In full-scale military fashion, Gulfport’s Navy Construction Training Center (NCTC) has begun its celebration of 50 years having transformed boys and girls into men and women builders and soldiers.
The first-phase producers of the highly regarded Navy Seabees held an outdoor ceremony Thursday near their headquarters before hundreds of military personnel standing in attention.
It was July 13, 1967, when the center was commissioned in Gulfport, inside the Naval Construction Battalion Center (NCBC), which then trained petty officers for elaborate construction duties during the Vietnam War.
“I arrived in Gulfport a week prior the commissioning, to find a very small staff with no – I repeat, no – experience at what we had the task to do,” said now retired Capt. J. B. Leap, the first commanding officer of the school, who returned to help celebrate the anniversary. He said the pride and dedication in his staff more than made up for the lack of resources and curriculum developed at the time.
“By commission day, we had a program in place,” said Leap. “In five weeks, we graduated our first company (approximately 60), every one of which went to a battalion.”
NCTC has been the first stage for many new Navy recruits, who are usually young, green and just beginning manhood and womanhood.
“They’re typically right out of high school, or one or two years out, but they don’t really come with a whole lot of technical or hands-on skills,” said current NCTC Commander, Ana Franco.
“They spend some time at boot camp. Then this is where we teach them how to be a Seabee.”
The new Seabees are thrust into basic construction training, such as welding, steel work, drywall, laying concrete slabs, wall framing, installing a roof and other skills.
NCTC is also celebrating 75 years of the birth of the Navy Seabee, established during World War II, when they started serving a critical duo-role. Seabees primarily have provided militarized construction services, in lieu of using private construction companies, but have also possessed the training and courage to put down their tools and bear arms in times of warfare and conflict.
“Remember that these fresh off-the-streets civilians were turned into credible military petty officers, solely due to the leadership they experienced with their company commander,” said Leap, who helped train about 9,000 Seabees, before going to another assignment in 1969. “We stayed with them day and night for five weeks; they were the heart and soul of our organization.”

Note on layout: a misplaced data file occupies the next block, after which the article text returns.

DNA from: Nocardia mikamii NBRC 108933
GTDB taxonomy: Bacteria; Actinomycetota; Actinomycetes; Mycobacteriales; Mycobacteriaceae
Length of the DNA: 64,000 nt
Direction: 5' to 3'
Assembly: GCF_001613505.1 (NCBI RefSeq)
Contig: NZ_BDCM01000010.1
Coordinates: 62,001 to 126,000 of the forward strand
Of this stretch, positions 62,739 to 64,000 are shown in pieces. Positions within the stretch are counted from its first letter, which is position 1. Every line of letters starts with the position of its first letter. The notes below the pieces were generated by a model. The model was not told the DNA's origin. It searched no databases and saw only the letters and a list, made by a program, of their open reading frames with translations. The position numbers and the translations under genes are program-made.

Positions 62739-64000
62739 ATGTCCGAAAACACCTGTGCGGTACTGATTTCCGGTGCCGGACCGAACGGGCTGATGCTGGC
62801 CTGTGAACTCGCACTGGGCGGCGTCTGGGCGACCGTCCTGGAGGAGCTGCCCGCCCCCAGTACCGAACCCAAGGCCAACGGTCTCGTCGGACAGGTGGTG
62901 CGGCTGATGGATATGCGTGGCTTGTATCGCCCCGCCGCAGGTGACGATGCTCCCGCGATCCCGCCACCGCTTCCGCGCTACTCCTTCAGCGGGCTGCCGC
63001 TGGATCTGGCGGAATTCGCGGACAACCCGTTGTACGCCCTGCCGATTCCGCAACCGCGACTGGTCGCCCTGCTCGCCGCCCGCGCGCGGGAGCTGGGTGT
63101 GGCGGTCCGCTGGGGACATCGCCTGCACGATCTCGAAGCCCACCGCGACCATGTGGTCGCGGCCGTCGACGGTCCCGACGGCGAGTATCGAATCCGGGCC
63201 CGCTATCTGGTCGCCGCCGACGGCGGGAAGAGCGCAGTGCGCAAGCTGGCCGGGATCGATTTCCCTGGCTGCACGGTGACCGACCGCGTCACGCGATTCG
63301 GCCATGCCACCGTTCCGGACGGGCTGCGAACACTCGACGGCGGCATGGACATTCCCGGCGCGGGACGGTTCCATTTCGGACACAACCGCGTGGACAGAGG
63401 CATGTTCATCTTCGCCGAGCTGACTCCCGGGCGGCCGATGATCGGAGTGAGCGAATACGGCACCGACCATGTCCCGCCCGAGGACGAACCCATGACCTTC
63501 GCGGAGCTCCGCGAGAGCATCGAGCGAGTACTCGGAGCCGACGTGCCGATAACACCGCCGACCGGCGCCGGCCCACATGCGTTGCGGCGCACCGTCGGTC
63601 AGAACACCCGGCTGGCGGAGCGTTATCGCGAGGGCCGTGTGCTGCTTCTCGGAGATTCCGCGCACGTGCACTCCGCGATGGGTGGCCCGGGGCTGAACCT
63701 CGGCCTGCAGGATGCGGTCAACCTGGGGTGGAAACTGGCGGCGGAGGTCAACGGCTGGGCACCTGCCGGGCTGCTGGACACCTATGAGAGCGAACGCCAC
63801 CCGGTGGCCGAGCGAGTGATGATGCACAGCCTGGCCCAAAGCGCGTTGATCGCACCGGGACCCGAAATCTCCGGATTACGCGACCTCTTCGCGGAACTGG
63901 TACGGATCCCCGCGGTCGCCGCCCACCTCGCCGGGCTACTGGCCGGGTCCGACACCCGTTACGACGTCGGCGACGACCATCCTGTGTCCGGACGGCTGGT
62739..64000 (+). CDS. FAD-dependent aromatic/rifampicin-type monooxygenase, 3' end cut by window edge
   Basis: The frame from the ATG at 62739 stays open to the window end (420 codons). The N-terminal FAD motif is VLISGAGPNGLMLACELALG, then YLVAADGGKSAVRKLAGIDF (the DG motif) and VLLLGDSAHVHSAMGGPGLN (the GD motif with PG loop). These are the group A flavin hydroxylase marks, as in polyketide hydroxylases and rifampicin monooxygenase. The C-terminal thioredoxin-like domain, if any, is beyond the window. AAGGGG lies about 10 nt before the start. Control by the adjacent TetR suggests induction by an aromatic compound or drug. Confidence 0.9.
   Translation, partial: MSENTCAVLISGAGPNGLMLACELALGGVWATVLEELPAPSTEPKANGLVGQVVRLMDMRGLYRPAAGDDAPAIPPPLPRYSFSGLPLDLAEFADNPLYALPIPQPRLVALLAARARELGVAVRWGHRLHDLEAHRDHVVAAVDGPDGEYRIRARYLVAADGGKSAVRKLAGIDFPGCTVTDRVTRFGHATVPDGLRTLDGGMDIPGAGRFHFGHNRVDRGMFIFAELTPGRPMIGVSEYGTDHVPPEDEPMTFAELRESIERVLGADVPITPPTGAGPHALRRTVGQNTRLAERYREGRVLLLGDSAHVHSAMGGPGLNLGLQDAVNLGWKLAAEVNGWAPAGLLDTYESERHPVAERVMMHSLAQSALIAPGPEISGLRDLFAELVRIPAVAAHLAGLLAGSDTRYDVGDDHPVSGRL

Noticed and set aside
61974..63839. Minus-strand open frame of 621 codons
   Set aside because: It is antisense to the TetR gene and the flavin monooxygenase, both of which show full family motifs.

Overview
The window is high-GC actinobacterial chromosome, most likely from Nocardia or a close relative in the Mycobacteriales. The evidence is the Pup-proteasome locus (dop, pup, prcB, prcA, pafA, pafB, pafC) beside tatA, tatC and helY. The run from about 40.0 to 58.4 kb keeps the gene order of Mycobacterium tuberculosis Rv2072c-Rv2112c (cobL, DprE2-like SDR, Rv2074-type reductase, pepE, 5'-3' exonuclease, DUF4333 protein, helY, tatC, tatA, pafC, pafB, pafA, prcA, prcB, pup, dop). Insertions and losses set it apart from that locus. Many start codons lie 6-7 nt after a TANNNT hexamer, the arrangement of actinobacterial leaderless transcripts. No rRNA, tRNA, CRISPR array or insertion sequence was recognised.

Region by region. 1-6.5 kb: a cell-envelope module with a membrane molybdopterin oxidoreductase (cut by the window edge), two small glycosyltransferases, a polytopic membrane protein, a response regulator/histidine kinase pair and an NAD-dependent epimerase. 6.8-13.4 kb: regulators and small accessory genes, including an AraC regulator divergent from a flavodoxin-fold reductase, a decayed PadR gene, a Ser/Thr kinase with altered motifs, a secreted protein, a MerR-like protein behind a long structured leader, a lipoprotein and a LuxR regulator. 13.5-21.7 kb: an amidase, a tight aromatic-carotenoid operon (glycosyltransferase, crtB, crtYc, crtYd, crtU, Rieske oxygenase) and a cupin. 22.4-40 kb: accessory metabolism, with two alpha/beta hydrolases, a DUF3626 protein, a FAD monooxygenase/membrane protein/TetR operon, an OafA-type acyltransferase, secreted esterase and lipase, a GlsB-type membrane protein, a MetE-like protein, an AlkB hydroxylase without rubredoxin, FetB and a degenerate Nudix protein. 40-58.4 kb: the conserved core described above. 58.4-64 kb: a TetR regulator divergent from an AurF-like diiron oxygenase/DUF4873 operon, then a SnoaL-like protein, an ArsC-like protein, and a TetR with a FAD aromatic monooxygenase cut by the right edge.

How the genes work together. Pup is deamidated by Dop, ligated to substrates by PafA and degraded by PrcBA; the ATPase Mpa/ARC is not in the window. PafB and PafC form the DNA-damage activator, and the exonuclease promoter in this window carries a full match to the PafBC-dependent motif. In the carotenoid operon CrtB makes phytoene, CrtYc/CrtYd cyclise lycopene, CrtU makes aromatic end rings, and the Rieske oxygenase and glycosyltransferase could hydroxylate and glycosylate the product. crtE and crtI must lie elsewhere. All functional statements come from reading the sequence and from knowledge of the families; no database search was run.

“Those hands-on skills is what they can take and be engineers in the field, supporting our war fighters,” said Commander Franco. “When they leave here, they are Seabees. Then they join their first operational unit, usually a naval mobile construction battalion. We also train Army and Air Force engineers.”
Speakers at the ceremony were also reminded of NCTC’s critical roles during the Mississippi Gulf Coast’s two most destructive natural disasters – Hurricane Camille in 1969 and Hurricane Katrina in 2005. Leap took his battalion through Camille.
“I can’t tell you how stressful that was; there wasn’t much left of Pass Christian,” Leap recalled.
Retired Commander Bill Finn took them through Katrina.
“I remembered the teamwork of NCTC. Being the shore commander here, I felt our unit was reaching out there to the families of those battalions that were deployed during the hurricane,” said Finn. “I remembered the Army, Navy and Air Force all pulling together. Once we got the ‘all clear,’ we went out to help recover the base, but we also went out to the community, actually putting our training to practice.”
NCTC soldiers gave temporary repair to over 300 homes and restored three local schools. Other duties included clearing roads, securing buildings and restoring emergency shelters and gas stations.
Today, NCTC annually train 2,000 Navy, Army and Air force students through over 78,000 days of training and in 18 formal courses. Their high impact has been awarded by several accommodations from the Naval Education and Training Command, Center for Seabees and Facilities Engineering, Navy Community Service Programs and others.
“Gulfport has been dubbed Seabee Town USA,” said Franco. “We get such great support from the community. From day one, we try to instill in these young men and women that we owe something back to them.”
During the two days of festivities, celebrations will include alumni tours of the school and a cake cutting memorializing the occasion.